Rethinking Leasing

You could easily think these are the worst of times for the truck and trailer leasing industry. The Sept. 11 terrorist attacks helped push the economy into a recession, and Class 8 truck and trailer production dropped nearly 50% in just two years. But if you talk to Dan Driscoll you might change your mind. He represents a sea change in the way fleets view leasing. As chief financial officer for Western

You could easily think these are the worst of times for the truck and trailer leasing industry. The Sept. 11 terrorist attacks helped push the economy into a recession, and Class 8 truck and trailer production dropped nearly 50% in just two years.

But if you talk to Dan Driscoll you might change your mind. He represents a sea change in the way fleets view leasing. As chief financial officer for Western Nevada Supply Co., a Reno-based plumbing wholesaler, Driscoll switched from buying to leasing vehicles in 1995 to cut operating costs.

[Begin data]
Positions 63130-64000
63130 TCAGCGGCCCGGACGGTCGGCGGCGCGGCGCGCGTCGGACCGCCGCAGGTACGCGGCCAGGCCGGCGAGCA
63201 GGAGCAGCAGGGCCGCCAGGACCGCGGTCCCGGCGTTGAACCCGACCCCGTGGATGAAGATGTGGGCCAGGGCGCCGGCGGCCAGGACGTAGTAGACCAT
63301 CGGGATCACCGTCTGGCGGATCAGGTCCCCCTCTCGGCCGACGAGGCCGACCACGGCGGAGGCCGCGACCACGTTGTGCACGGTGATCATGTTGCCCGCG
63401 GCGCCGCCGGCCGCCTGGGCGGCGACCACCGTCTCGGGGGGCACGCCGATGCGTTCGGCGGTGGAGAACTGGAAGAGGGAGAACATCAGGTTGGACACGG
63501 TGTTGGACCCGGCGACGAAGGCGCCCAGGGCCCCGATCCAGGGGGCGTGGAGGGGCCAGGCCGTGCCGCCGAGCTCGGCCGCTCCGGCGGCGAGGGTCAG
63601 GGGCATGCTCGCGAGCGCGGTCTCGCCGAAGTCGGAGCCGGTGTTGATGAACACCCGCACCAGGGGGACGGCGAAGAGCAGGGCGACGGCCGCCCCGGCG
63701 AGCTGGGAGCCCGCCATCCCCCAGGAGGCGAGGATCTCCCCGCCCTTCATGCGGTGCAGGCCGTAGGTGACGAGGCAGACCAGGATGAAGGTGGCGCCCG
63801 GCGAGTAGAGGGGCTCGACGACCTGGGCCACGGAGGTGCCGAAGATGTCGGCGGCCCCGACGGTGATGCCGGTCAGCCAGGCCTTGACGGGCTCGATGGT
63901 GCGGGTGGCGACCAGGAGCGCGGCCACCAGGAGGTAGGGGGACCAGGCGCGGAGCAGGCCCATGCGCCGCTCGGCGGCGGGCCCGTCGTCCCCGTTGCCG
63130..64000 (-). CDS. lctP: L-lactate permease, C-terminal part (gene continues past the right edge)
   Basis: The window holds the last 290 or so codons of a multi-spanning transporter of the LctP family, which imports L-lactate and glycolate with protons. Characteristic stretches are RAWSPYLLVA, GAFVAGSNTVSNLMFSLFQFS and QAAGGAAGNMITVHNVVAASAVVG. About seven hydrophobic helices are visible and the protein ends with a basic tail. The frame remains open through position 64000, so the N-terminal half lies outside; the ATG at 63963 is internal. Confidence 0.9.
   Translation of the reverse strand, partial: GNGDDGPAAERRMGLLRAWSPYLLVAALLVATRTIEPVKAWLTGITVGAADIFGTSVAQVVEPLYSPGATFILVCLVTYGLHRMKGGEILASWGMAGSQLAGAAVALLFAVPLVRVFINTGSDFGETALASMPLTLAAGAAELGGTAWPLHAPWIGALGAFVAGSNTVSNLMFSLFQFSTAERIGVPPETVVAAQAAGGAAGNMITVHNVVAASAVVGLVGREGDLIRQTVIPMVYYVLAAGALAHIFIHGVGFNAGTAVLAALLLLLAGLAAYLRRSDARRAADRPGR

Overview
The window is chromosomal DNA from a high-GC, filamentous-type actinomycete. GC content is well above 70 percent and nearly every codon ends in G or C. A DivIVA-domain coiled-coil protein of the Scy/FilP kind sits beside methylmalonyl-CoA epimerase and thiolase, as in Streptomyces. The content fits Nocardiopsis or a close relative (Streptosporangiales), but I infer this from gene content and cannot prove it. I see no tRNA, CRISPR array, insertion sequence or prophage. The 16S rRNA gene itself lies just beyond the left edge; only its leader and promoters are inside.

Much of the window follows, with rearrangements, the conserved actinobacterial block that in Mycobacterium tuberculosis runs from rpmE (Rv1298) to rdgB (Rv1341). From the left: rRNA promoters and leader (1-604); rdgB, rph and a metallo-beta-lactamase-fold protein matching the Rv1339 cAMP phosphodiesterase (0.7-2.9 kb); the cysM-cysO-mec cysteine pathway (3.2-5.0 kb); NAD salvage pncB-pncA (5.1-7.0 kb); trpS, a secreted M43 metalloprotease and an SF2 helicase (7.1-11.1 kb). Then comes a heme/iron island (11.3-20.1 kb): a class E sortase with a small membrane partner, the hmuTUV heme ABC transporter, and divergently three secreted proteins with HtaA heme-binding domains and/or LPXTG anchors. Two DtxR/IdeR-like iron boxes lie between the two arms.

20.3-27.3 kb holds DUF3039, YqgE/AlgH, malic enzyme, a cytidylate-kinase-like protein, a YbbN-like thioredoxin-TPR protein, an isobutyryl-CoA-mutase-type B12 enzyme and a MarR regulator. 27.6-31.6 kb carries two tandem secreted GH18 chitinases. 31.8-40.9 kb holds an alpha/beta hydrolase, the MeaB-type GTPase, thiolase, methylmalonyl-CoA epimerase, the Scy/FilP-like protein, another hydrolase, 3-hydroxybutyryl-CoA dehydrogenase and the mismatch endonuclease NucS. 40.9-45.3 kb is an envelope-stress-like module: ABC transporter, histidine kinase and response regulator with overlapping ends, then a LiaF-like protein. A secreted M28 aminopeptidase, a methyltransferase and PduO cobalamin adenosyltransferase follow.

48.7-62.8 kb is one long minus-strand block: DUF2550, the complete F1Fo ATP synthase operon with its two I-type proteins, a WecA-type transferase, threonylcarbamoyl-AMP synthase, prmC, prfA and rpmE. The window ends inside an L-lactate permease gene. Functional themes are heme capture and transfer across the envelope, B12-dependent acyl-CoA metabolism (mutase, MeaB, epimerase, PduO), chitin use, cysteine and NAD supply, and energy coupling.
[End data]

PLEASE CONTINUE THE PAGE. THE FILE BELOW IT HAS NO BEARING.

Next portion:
“We had a classic fleet setup,” Driscoll explains. “We'd owned the fleet forever and had our own maintenance shop. Yet we were burdened with the cost of operating the shop and stocking it with parts. Not to mention the cost of downtime. “To justify ownership, we were running our trucks into the ground; as they piled on the miles, our downtime problem grew worse,” he adds. “When our trucks were in the shop we couldn't meet our customers' schedules. It was an unacceptable situation.”

By switching to leased equipment, Driscoll achieved a range of cost savings. “We compared the cost of full-service leasing to what we were paying to keep our current fleet running. The numbers were clear: Operating costs decreased by 5% to 10%,” Driscoll says.

Driscoll points out that leasing also provides a tax advantage because the cost of a vehicle can be deducted on a monthly basis. “In addition, we have the advantage of predicting operating costs; we don't have to try and estimate unexpected expenses such as emergency road service and vehicle rentals.”

Full-service leasing also enables Western Nevada to outsource some of the more expensive aspects of running a fleet, including vehicle maintenance, while still retaining complete operational control. The fleet leases Peterbilt Class 8 tractors and a mix of pickups and one-ton flatbed trucks from PACCAR Leasing Corp.'s franchise in Sparks, NV, which operates a 24-hr. maintenance facility.